There are over 1.4 million Canadians with FASD. That’s more than the number of people with Autism Spectrum Disorder, Down Syndrome, and Cerebral Palsy combined. The only cause of FASD is exposure to alcohol while in the womb. Alcohol exposure during pregnancy can also cause low birth weight, preterm births, miscarriages and stillbirths. The safest option for you and your baby is to avoid drinking alcohol during pregnancy.

Stopping alcohol use at any time during pregnancy will help improve the health of your baby. If you have had alcohol during your pregnancy, talk about it with a trusted health care or service provider. If you think you may have a substance use issue, connect with your health care provider, counsellor, or support network.

There are many reasons a woman might drink alcohol during pregnancy, including:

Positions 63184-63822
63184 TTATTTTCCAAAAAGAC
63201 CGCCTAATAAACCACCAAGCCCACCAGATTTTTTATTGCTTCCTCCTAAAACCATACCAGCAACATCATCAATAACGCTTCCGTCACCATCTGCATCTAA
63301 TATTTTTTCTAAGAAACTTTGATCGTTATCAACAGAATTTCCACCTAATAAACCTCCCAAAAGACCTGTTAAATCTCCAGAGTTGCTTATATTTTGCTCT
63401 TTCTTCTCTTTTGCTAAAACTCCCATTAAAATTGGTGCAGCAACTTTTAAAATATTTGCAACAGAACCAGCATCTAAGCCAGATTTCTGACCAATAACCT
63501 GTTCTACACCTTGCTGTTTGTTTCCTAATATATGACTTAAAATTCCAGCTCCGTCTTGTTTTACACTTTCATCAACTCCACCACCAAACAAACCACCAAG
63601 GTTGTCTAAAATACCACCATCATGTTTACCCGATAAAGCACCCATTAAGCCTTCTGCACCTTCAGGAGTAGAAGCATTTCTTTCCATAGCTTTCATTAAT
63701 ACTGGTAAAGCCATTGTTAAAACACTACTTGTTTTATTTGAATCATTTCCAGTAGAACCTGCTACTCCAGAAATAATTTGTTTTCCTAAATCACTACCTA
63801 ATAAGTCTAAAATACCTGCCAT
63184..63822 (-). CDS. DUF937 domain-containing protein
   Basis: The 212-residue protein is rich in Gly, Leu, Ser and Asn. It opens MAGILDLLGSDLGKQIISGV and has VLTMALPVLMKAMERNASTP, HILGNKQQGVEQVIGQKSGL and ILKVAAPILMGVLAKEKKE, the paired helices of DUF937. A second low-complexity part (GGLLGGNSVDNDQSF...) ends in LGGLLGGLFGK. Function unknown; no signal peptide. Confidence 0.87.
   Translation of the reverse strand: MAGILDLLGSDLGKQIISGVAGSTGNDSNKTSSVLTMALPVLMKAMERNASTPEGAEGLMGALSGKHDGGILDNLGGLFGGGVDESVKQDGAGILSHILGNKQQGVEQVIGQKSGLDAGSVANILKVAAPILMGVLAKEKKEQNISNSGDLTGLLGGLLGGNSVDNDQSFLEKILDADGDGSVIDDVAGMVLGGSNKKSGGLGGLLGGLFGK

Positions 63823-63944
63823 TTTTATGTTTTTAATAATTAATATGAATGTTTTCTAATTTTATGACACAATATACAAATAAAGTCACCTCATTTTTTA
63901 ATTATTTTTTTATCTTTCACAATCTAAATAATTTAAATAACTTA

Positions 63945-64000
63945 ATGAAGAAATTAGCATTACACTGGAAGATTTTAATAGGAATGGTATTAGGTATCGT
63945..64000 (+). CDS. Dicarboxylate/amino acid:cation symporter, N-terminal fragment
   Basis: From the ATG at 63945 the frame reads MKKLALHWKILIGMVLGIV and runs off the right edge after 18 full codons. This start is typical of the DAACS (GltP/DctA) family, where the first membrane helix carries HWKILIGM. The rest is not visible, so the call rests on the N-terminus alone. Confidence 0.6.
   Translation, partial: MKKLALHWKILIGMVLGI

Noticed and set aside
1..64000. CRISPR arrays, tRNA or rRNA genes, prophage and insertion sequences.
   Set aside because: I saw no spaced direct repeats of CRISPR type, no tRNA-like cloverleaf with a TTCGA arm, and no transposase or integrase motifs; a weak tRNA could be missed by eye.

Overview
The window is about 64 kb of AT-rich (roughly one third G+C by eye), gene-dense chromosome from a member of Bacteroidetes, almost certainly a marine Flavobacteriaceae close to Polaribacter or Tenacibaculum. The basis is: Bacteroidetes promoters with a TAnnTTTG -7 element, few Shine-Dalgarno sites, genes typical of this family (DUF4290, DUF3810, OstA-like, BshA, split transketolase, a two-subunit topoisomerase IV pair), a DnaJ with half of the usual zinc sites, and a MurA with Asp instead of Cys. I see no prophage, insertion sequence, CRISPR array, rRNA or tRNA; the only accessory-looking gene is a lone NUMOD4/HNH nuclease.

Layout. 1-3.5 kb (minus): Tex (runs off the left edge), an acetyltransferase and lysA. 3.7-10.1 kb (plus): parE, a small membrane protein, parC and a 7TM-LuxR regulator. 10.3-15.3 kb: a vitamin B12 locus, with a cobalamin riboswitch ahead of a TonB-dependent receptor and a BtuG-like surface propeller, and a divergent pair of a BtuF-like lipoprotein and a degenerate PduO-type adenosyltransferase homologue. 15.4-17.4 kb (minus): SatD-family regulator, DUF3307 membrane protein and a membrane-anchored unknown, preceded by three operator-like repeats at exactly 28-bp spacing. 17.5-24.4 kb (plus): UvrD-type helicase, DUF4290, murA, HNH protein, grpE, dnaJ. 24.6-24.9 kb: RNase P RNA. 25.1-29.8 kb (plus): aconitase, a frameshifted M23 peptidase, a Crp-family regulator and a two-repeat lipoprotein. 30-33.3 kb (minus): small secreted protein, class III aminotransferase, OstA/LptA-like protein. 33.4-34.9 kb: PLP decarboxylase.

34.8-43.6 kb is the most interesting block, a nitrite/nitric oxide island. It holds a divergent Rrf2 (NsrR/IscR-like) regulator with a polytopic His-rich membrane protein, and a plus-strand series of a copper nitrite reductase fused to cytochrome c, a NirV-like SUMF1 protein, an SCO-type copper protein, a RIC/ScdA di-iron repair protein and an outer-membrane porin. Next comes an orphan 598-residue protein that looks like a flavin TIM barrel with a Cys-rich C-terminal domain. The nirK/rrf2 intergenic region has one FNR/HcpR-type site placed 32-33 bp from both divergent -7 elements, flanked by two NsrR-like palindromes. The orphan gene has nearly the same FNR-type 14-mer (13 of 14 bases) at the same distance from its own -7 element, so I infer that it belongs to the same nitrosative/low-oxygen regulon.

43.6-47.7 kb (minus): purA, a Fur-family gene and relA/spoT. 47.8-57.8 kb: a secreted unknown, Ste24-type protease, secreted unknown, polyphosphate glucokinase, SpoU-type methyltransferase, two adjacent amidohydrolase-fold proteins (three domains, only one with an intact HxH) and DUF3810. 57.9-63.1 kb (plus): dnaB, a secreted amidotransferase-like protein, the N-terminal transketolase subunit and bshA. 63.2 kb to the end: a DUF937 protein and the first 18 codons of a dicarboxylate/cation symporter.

• Not knowing they are pregnant
  • Not knowing the dangers of alcohol use during pregnancy
  • Using alcohol to cope with trauma or violence
  • Substance use challenges

Partners, friends, and family members play a really important role in helping to reduce alcohol consumption during pregnancy. Go alcohol-free.

Major life changes and social disruptions may cause you to drink more alcohol. Avoid using alcohol and other substances to cope. Instead talk to friends, get active, eat well and try a new hobby to reduce your stress.

Alcohol can impact the health of your baby.


Go alcohol-free.

What can I do?

Where can I learn more?

Avoid drinking alcohol if you are pregnant

Go alcohol-free to support women who are pregnant in your life

Connect with a trusted health care or service provider if you have consumed alcohol during pregnancy

© Canada Fetal Alcohol Spectrum Disorder Research Network  |   Funding provided by the Public Health Agency of Canada

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